Arriving after the progressive and corrosive Monomania, Fading Frontier feels like a slight step back.
Shortly before Deerhunter’s seventh full-length, Fading Frontier, leaked, I was engaged in an online conversation about Deerhunter that concluded with me asserting that they are the most consistently excellent and all-around best American band of the 2000s, a belief I hold in real life as well. Hearing first single “Snakeskin” for the first time put a small dent in my faith, something which listening to Fading Frontier in full did little to repair. This has nothing to do with the touted accessibility of the record; Deerhunter deserve to be the biggest band in the world, or at the very least bigger than Tame Impala. It is more a matter of placement in the band’s catalogue. Coming after the progressive and corrosive Monomania, Fading Frontier feels like a slight step back.
Having gone from the noisy grandeur of Turn It Up, Faggot to the sweeping, sometimes transcendent opulence of Microcastle and Halcyon Digest -- and then of course back to grittier climes on Monomania -- Deerhunter are not ones to stick to any set style. Nor should they. The Sonic Youth-esque whirl of “Spring Hall Convert”, from breakthrough Cryptograms, is just as masterful as the dreamy stateliness of Halcyon Digest single “Helicopter”. Yet, any stylistic departures here feel a little forced, most evident in the funk riff on “Snakeskin”.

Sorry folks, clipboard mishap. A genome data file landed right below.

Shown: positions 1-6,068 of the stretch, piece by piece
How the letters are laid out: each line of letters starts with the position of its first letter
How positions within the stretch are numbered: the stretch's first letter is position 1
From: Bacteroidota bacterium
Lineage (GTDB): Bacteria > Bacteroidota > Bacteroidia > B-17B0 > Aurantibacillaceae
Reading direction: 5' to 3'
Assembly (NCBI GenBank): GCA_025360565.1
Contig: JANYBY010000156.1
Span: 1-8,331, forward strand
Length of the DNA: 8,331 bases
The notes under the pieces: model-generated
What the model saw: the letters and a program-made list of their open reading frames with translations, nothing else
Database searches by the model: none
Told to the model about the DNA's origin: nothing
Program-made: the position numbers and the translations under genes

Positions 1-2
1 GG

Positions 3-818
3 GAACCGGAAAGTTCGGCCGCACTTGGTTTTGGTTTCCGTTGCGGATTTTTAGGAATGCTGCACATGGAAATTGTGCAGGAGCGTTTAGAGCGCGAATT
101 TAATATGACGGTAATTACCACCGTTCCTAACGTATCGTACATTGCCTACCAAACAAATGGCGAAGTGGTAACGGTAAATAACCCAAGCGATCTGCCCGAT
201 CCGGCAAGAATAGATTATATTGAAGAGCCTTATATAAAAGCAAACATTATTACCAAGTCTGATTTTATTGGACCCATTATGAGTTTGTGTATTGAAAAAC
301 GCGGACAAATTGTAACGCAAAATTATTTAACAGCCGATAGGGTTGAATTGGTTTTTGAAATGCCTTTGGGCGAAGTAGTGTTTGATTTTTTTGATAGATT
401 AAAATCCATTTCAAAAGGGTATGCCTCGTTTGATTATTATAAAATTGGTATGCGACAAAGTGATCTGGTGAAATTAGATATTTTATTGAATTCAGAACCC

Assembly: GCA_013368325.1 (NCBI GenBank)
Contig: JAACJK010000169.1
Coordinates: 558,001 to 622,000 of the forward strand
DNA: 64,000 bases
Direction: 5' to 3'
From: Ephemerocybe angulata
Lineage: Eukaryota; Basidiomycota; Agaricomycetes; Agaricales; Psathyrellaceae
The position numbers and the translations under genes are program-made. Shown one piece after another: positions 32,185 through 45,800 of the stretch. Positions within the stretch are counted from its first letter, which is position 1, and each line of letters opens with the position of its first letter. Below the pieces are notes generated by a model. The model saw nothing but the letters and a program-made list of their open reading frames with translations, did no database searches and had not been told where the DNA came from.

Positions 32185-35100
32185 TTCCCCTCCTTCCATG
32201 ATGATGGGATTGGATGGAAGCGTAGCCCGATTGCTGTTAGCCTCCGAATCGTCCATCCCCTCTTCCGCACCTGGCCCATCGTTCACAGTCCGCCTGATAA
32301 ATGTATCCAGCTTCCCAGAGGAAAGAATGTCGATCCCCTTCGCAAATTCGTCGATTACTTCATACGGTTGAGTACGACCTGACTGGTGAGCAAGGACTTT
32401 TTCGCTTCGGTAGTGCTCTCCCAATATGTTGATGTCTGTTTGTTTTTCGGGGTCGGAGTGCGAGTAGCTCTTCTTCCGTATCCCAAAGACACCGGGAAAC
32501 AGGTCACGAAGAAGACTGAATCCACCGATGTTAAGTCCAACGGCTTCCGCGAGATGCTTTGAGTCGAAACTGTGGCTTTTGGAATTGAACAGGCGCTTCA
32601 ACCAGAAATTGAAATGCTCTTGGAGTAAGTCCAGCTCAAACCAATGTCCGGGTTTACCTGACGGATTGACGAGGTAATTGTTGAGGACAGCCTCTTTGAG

If the execution isn’t fully there, however, it’s still more fascinating to hear Deerhunter take on whatever style Bradford Cox endeavors than most other upper-tier indie rock bands. As little as I liked “Breaker” when I first heard it, its hooks are irresistible and Cox’s and Lockett Pundt’s vocals fit together wonderfully. The album falters when dream pop sensibilities overtake (as on second track “Living My Life”) and thrives when Deerhunter are doing what they do best. Title track “All The Same” is idiosyncratic in both melody and lyrical content, but also brings an energy that is vibrant and engaging. “Carrion” sounds a bit like a Monomania outtake scrubbed and shined, and offers a nice shot of nihilism to balance out any tunefulness. Two of the strongest tracks get some nice assists: “Duplex Planet” has a striking electric harpsichord cameo by Tim Gane of Stereolab, while “Take Care” sees James Cargill of the brilliant Broadcast taking on synth duties and spinning tape manipulations around a sweeping, deceptively sweet waltz.
“Leather and Wood” disquiets, but creeps on for a bit too long. Pundt’s “Ad Astra” is unmemorable, especially coming from someone who has consistently crafted standouts on previous Deerhunter releases (“The Missing”, for example, worked as a fine shelter from Monomania’s ambient garage onslaught). Overall, Fading Frontier feels as thought it would have made more sense if it had come after 2010’s Halcyon Digest. The albums share similar palettes and Monomania would have felt even more bold after this lapse into serenity. Yet Fading Frontier still clears a wide-open space for Deerhunter’s future. Here’s hoping it will be filled with something a little more adventurous.